It’s not unusual to see rains somewhere in South Florida each day of the rainy season. What is unusual of late is how the rain appears to be everywhere: with the atmosphere over Florida very moist and unstable, about an inch of precipitation has accumulated each day this week. Steering currents have been pushing the thundershowers from west to east, seemingly bringing several waves of rain out of the Everglades and into the metro area each midday and afternoon.
Fortunately, these rains are finally starting to put a dent in the drought that’s been affecting South Florida since 2010. The severity of the drought has been downgraded from “extreme” to “moderate” for some portions of Miami-Dade County, and lessened in Broward from “exceptional” to “extreme."
Perhaps of greater interest is the potential side benefit of the west-to-east steering currents that have been guiding the thunderstorms towards Florida’s east coast. This is definitely a departure from normal for the heart of summer in our part of the world, when typically the easterly trade winds make an incursion into the Keys and the southern tip of the state. A huge dip in the jet stream along the east coast of North America has shifted winds throughout a deep layer of the atmosphere. This pattern could last through the end of the month, according to some long-range computer forecast models.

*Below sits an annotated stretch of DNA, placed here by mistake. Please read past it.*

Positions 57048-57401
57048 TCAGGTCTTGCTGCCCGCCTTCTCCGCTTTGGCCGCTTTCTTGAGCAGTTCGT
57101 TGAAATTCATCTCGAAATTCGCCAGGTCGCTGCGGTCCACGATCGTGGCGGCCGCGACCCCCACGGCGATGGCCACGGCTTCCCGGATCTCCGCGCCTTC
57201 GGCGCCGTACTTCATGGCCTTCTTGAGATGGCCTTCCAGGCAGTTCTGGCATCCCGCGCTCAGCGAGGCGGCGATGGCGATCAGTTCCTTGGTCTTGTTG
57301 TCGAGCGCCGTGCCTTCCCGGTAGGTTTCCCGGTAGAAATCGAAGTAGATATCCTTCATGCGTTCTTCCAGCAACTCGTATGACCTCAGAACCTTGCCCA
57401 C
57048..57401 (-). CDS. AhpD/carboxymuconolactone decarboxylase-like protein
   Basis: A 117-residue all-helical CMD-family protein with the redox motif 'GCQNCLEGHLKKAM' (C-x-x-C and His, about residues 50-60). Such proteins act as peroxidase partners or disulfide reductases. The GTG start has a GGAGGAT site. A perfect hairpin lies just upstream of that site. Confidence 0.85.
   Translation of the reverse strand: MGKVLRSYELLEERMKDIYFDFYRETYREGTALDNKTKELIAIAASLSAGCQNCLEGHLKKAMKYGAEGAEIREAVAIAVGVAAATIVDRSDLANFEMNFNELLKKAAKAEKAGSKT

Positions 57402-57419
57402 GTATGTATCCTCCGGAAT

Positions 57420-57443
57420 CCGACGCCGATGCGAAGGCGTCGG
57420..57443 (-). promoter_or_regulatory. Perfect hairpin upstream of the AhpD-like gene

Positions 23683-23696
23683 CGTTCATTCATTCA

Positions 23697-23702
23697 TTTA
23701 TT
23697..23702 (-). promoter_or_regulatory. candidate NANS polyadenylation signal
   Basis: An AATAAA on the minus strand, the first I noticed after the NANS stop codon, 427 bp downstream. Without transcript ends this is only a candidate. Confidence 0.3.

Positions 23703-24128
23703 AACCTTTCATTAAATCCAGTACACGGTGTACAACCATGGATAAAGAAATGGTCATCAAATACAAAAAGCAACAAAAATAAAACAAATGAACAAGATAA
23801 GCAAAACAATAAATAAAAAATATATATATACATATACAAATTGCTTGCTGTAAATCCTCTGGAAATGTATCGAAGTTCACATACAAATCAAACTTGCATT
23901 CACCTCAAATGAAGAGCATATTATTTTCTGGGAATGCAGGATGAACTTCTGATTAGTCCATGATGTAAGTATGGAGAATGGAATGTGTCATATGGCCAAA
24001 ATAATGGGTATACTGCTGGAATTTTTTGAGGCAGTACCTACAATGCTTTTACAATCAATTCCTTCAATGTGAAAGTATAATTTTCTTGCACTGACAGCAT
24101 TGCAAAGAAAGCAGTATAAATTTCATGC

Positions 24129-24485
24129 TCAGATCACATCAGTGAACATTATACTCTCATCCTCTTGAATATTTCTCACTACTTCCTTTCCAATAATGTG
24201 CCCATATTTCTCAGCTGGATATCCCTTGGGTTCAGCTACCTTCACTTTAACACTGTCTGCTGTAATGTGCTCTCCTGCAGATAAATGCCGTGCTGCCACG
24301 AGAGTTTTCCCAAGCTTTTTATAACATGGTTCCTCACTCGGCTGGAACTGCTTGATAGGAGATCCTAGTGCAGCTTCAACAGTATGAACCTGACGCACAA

If this dip in the jet stream, known as a trough of low pressure, persists through August, there’s a good chance that tropical storms and hurricanes attempting to reach the east coast of the United States will turn out to sea before becoming a serious threat. The unusual steering currents would, in essence, work as a ‘deflector-shield’ keeping Florida’s east coast, and possibly the Carolinas and New England, protected from storms.
Weather patterns are not permanent, and the peak of hurricane season isn’t until September for the Atlantic and October for Florida. So we will still need to remain alert. But it would be nice if we could keep hurricanes away at least through August.